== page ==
In 2015 it was reported that Lewthwaite had been killed in the Ukraine, but Hawks sources say the latest arrest suggests that she is still alive.

White Widow’s Joburg love story
Questions are now being asked about how the passports, which are not forgeries, came into the possessin of Islamic terrorist group al-Shabab. Applicants for a South African passport must submit biometric data, including fingerprints.

Home Affairs spokesman Thabo Mokgola refused to comment.

A police crime intelligence source said the 15 passports were issued recently. He said they contained pictures of terror suspects wanted in Europe and Africa who were believed to be linked to al-Shabab.

He said the courier had numerous links to Lewthwaite. He used the same networks as she while in South Africa to obtain passports.

“He is also believed to be linked to an al-Qaeda operative killed in Mali early last year. That man was also found with South African passports.”

‘White Widow’ linked to hits
The source said the authorities, through Interpol, were investigating the suspect’s movements into, out of, and around South Africa.

“He has been placed in Port Elizabeth and Cape Town. His travels from South Africa to Tanzania, and the people he met travelling to Dar es Salaam, are being investigated.”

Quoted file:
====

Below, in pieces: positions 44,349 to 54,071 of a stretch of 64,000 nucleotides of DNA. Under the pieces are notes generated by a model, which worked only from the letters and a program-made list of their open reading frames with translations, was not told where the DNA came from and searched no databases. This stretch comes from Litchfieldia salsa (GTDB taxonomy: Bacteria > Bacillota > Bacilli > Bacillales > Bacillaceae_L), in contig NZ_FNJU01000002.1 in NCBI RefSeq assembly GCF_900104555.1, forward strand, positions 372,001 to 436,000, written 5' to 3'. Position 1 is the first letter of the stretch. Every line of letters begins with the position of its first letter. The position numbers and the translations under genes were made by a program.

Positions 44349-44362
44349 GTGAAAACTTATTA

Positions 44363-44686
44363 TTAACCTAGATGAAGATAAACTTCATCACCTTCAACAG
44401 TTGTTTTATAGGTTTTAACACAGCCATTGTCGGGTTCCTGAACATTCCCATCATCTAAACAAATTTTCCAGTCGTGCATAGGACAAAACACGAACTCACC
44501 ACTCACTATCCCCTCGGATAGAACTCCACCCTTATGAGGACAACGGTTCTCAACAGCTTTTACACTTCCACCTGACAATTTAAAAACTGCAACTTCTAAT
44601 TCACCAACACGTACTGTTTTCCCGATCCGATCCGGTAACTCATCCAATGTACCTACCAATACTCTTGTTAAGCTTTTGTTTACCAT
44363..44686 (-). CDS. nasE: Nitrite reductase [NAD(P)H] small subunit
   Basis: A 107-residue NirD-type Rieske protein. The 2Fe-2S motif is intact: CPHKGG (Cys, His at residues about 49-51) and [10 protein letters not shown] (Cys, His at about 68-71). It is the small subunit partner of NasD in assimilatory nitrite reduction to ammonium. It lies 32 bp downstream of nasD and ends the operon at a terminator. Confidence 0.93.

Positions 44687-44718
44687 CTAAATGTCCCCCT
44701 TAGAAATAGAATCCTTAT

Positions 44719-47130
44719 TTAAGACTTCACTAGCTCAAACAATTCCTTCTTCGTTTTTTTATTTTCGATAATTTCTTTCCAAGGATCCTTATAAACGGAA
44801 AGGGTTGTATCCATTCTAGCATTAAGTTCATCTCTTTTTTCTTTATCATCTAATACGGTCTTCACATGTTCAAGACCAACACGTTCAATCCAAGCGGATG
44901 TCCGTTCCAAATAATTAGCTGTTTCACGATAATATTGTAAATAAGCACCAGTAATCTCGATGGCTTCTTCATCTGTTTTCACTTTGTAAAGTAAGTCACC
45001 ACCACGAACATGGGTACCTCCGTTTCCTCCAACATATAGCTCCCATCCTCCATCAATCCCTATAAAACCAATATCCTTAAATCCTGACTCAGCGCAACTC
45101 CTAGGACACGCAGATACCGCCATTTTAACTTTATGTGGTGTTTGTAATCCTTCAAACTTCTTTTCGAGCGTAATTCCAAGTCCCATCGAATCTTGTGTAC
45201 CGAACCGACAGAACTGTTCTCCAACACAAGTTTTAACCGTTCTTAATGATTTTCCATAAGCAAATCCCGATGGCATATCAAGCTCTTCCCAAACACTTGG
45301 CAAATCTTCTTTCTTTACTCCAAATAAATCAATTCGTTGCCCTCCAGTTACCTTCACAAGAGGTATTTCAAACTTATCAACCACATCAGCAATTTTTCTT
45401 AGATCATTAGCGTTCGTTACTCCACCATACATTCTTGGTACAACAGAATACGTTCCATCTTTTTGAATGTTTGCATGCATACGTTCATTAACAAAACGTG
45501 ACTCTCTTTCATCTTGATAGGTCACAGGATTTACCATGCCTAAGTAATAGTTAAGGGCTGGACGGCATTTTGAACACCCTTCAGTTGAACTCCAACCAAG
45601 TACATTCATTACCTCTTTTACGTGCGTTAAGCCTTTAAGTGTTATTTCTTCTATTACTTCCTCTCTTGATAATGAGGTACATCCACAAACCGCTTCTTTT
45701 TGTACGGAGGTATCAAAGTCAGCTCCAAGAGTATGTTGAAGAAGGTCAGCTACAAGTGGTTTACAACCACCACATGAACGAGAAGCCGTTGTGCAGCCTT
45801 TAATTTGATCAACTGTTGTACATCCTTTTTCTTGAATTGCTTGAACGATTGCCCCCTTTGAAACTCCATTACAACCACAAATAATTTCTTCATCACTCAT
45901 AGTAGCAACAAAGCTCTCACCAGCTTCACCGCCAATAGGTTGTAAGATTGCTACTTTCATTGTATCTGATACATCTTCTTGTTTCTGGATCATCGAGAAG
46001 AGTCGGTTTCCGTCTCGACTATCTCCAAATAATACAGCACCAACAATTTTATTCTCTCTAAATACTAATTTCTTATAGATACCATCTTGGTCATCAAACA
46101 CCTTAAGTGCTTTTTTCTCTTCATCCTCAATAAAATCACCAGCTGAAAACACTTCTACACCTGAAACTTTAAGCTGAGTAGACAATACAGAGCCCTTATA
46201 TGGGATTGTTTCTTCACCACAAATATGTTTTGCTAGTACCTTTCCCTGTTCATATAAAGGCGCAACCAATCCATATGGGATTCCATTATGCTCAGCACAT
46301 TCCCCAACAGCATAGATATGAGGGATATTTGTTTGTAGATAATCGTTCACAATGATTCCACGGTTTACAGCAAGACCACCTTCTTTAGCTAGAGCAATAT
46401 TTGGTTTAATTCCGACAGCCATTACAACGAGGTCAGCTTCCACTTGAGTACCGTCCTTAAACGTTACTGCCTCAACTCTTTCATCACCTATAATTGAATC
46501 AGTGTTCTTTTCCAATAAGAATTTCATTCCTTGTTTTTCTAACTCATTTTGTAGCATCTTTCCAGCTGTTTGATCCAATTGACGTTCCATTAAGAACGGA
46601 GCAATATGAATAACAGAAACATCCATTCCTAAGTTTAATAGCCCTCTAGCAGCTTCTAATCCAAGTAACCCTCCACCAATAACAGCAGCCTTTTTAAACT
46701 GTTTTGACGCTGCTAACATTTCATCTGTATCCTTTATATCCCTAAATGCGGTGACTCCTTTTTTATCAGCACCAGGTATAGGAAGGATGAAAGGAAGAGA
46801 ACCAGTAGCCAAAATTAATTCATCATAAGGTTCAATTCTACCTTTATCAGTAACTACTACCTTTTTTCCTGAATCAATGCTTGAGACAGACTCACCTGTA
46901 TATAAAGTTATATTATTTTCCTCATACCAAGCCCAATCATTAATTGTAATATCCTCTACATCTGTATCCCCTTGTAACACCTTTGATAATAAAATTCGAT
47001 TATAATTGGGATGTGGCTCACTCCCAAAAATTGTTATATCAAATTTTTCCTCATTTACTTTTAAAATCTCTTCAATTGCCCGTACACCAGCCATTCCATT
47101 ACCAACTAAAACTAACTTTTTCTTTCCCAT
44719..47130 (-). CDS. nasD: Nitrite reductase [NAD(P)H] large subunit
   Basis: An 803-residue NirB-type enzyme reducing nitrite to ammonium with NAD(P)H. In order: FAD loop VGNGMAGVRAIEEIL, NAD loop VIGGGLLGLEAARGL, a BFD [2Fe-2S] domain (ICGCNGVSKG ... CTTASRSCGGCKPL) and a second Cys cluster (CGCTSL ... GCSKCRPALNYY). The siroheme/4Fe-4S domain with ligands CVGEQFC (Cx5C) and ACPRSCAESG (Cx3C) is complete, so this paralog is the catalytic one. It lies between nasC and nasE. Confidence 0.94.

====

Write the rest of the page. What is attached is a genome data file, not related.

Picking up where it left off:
Koffi Kouakou, of the Wits School of Governance, said the “wealth” a passport provided was immeasurable.

“It’s a powerful key. South Africans can travel to scores of countries without a visa.”

He said the fact that the suspect was arrested with so many passports called into question the security of South Africa’s passports.

‘White widow’ passport probe
“It shows South Africa’s security cluster systems are compromised. The only way such people can access our passports is through corrupt officials,” said Kouakou.

Terrorism expert Jasmine Opperman said members of al-Shabaab and Nigerian terrorist group Boko Haram in South Africa all had access to genuine South African passports, for which they paid up to R60,000 each.

“It’s exactly how Lewthwaite travelled,” said Opperman.

SA probe into ‘White Widow’ passport ongoing
Opperman said interviews she had with Boko Haram and al-Shabab operatives showed that although South Africa was, for now, regarded as a base at which to recoup from, finance and plan terrorism attacks, the country was vulnerable to exploitation by extremists operating in Africa and the Middle East.

By Graeme Hosken for www.timeslive.co.za

Social media could impact your insurance

Using your phone for social media while driving could be considered reckless behaviour by an insurer, giving the insurer the right to decline a claim in the event of an accident, said a legal expert.
Maria Philippides, director of insurance litigation at Norton Rose Fulbright South Africa, explained the legal implications as well as consequences for insurance cover where reckless behaviour is related to the use of social media.
She referred to a recent report in the UK where a woman was jailed for using Facebook when she caused a car accident. Philippides explained to Fin24 how a case like this could possibly be handled locally.